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For years I've wondered why the bars in Champaign's Campustown seem to be able to get away with everything short of murder - drink "specials" and other outrageous promotions -- things that obviously are designed to have young adults drink as much as possible, and sometimes beyond what is possible. The bar owners get rich, and the rest of the Campustown merchants get to clean up the mess, and the city and the university get to deal with the bad publicity and the obvious health risks associated with binge drinking.

In my increasing old fogeyness, I can't understand why so many otherwise sensible adults accept that notion that having 19- and 20-year-olds planning their entire week around getting blasted on Thursday, Friday and Saturday nights in Campustown bars is acceptable. But they do. The main argument, one I accept to some degree, is that it's better to have young people drink in a place where there are some controls (although I don't believe there's much) rather than at a house or apartment (or driving drunk) where it's possible that everyone is incapacitated and no one is capable of looking out for anyone else.

However, maybe the Campustown bars have finally stepped over the line - at least Champaign Mayor Jerry Schweighart seems to think so. He's upset about last week's "Unofficial St. Patrick's Day" promotion that had some some bars opening as early as 7 a.m., with lines outside as early as 8 a.m.

The Champaign cops were overwhelmed with calls for service to the Campustown area - twice as many as in previous weeks. And they issued more than 80 citations for various violations. Many went to young people from out of state who came drove here to wear green and get loaded (won't that look great on the chamber of commerce brochures?) Professors and teachers reported that students came into class intoxicated. My niece (a freshman at the UI) told me that there were drunken students in her class and that a friend told her that one instructor couldn't get control of his class - the student's were chanting "ILL-INI" from one side of the lecture hall to the other. Authorities are checking into reports that transports to emergency rooms and trauma centers were far above normal. I saw two young women around 5:30 p.m. Friday, literally hanging onto each other and pulling each other across Springfield Avenue - even though they were going against a red light and the traffic was heavy.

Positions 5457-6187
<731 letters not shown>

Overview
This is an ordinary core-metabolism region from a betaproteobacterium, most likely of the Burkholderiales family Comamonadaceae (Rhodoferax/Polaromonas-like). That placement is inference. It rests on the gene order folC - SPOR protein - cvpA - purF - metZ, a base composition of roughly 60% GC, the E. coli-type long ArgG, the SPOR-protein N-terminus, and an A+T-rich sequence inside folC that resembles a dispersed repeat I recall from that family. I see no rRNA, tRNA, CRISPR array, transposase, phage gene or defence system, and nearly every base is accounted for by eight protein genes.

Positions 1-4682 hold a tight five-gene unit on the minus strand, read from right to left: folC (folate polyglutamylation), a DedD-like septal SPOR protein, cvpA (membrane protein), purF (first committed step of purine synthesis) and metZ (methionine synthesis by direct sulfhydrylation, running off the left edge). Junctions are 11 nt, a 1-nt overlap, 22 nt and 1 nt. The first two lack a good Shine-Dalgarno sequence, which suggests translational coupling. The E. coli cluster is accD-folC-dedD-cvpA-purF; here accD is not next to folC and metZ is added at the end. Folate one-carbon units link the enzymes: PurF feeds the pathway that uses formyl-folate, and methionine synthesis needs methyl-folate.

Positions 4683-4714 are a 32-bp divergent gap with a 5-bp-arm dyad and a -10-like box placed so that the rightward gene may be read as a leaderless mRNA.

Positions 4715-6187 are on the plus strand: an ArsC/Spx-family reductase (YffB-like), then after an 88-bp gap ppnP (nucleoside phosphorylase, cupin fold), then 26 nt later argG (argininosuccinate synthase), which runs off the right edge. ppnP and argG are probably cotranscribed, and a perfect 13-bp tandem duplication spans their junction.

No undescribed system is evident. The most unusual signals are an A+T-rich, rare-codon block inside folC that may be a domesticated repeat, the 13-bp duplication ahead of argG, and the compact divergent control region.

The mayor said he hopes to get the authority to place restrictions on the Campustown bars - and he could get it as soon as next Tuesday night when the city council is expected to approve an ordinance aimed at lessening the chances of "celebratory violence" if the Illini go to the Final Four this spring. A side benefit to that new law would allow the mayor to prohibit early bar openings in Campustown next Thursday (the real St. Patrick's Day) and next year - should the bar owners try their colossally irresponsible Unofficial St. Patrick's Day promotion again.

How do the bar owners get away with it? And how do their moral values allow them to make money by encouraging young people - not just allowing them but encouraging them - to drink to excess while endangering their health and the health of others?

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